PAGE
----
The criteria for applying ‘Staying Put’ for Education and Training is as follows:

  1. The training or education course must be full time;
  2. The extension would apply to young people whose 18th birthday falls in March and they are undertaking a 2 year course;
  3. The extension applies to the level of the GNVQ or NVQ course the young person is attending on their 18th birthday. This therefore means that the extension runs until the completion of their course;
  4. The extension will cease when the young person leaves the course;
  5. Where a young person completes G.C.S.E or A level and is not undertaking a university course the extension will end one month following completion. This would also apply to young people undertaking training;
  6. For young people who remain under a ‘Staying Put’ arrangement and are to undertake a university course or plan to return to their placement over holiday periods a meeting would need to be convened to look at practical and funding issues;
  7. All these where the young person is placed with an Independent Fostering Agency should be presented to the Children’s Resource Panel for agreements to be made. For young people placed with Calderdale foster placements approval will be given by the Manager, Pathway Team, and a Financial Plan setting out the payments will be completed by the Pathway Team worker.

The panel will need to know the following:

  • School / college details;
  • Course details and level of qualification;
  • Dates of training and completion dates;
  • Attendance confirmation and young person’s level of commitment;
  • Employment predictions at the end of the course.

‘Staying Put’ Higher Education

This would be classed as a ‘University Arrangement’ and would enable young people to remain with their former foster carers to attend higher education.

The criteria for such an arrangement are as follows:

  1. The weekly allowance for carers over holiday periods should the young person wish to return will be agreed at Children’s Resource panel;
  2. This payment will cover the costs for providing accommodation for the young person;
  3. Calderdale Council will be responsible for funding accommodation and living costs. Young people do need to take the maintenance loan as well as the £9000 tuition fee loan;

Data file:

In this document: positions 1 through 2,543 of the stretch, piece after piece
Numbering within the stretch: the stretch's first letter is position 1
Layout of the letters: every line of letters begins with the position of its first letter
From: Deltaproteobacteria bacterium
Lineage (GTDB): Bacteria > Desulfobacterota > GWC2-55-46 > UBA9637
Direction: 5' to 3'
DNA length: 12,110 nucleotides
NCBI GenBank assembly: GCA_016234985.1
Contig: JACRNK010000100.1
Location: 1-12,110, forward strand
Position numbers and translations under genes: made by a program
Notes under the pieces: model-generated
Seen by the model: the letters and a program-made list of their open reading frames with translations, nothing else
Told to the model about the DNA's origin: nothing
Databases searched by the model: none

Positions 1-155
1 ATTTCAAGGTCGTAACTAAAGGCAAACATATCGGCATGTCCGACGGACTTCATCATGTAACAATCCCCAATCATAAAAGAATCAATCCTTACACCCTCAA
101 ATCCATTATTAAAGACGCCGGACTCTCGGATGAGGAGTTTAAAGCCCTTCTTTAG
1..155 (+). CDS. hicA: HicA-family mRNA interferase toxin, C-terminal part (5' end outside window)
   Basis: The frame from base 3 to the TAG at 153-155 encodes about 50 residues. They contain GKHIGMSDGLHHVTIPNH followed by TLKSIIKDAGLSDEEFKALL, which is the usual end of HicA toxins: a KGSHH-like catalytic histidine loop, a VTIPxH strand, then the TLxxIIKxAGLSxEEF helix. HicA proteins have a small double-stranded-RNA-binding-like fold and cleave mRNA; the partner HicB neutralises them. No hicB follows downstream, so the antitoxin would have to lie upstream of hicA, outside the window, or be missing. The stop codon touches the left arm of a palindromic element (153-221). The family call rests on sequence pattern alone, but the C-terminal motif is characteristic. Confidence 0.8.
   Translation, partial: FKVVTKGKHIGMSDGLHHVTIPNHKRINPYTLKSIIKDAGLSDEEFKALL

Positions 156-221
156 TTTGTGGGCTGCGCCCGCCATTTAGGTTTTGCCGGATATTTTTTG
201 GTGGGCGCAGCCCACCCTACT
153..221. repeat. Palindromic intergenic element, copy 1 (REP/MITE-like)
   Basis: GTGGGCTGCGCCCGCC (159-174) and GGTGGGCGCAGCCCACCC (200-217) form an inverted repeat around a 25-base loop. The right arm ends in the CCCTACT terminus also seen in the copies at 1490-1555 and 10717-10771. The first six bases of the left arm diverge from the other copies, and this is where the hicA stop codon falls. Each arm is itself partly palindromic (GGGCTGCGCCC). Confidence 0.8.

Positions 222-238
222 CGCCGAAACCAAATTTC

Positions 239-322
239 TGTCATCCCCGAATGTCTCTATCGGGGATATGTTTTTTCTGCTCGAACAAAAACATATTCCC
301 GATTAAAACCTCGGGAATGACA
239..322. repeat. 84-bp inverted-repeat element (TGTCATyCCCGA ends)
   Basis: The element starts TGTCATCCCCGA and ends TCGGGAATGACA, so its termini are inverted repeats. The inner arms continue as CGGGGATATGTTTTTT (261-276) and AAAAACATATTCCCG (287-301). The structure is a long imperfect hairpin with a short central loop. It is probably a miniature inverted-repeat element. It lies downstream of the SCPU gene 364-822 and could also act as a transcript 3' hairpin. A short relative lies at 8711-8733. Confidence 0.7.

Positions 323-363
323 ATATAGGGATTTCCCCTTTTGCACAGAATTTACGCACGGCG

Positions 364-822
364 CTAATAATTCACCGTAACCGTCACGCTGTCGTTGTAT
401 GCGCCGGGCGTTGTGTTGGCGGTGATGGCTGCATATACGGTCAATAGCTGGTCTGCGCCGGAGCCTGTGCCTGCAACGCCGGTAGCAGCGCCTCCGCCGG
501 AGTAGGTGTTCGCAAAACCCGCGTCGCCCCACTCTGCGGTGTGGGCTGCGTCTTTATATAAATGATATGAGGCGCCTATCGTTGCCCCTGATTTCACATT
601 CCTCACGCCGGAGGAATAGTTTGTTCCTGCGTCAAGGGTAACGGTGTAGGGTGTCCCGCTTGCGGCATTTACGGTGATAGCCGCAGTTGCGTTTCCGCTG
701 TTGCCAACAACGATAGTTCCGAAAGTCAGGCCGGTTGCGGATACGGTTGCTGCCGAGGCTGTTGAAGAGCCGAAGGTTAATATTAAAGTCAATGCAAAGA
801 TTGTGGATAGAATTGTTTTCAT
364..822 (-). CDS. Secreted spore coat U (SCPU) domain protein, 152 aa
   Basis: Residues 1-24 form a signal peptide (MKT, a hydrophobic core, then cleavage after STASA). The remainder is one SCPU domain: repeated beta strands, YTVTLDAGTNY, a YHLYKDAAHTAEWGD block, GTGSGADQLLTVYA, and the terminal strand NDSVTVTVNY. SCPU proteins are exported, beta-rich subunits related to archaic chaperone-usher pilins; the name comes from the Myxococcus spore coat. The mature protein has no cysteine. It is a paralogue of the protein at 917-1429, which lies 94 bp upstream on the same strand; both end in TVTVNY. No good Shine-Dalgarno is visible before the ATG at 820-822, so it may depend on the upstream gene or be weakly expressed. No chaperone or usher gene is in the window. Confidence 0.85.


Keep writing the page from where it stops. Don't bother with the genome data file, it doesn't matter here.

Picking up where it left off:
4. In general terms young people with Higher Education settings are not in a position to claim means tested benefits. Young people who fall under the Disability Act may be entitled to claim as single parents.

‘Staying Put’ Vulnerability

Young people can be considered for ‘Staying Put’ due to vulnerability concerns. These could include maturity delay around emotional needs, practical needs and risk taking behaviours and must be evidenced as to how ‘Staying Put’ could support these.

Young people who are classed as vulnerable should be referred to Children’s Resource Panel on their 17 ½ th birthday. The report presented to panel should include what additional support post 18 to develop their independent living skills and to ensure maintenance of benefits and or training and employment.

If the young person is under adult care services or mental health team panel need to be aware of what each young person’s individual needs are and what risks are posed.

This could include:

  1. Self harm;
  2. Risk of sexual exploitation;
  3. Physical disabilities;
  4. Learning disabilities;
  5. Mental health issues;
  6. Substance and alcohol misuse.

‘Staying Put’ Disability

Where a young person has been assessed jointly by adult services and the Pathway Team and it is deemed ‘Staying Put’ is in their best interests this should then be converted into an adult placement utilising the Shared Lives Scheme funded by Adult Services.

Young people are able to claim Employment and Support allowance post 16. This therefore means that their pocket money, clothing allowance and personal allowance will cease.

Housing benefit can and should be claimed at the age of 18 unless the placement is with family members under a kinship arrangement where housing benefit can NOT be claimed.

The young person’s education statement will cease at the end of year 13. The assessment for adult services should commence approximately 6 months prior to this ending.

‘Staying Put’ Planned move on

A small number of our young people are awaiting the allocation of their own tenancy. Where young people are enrolled in housing and are actively bidding on properties they can be considered for ‘Staying Put’. This extension can last for a 3 month period whilst allocation of a house is identified.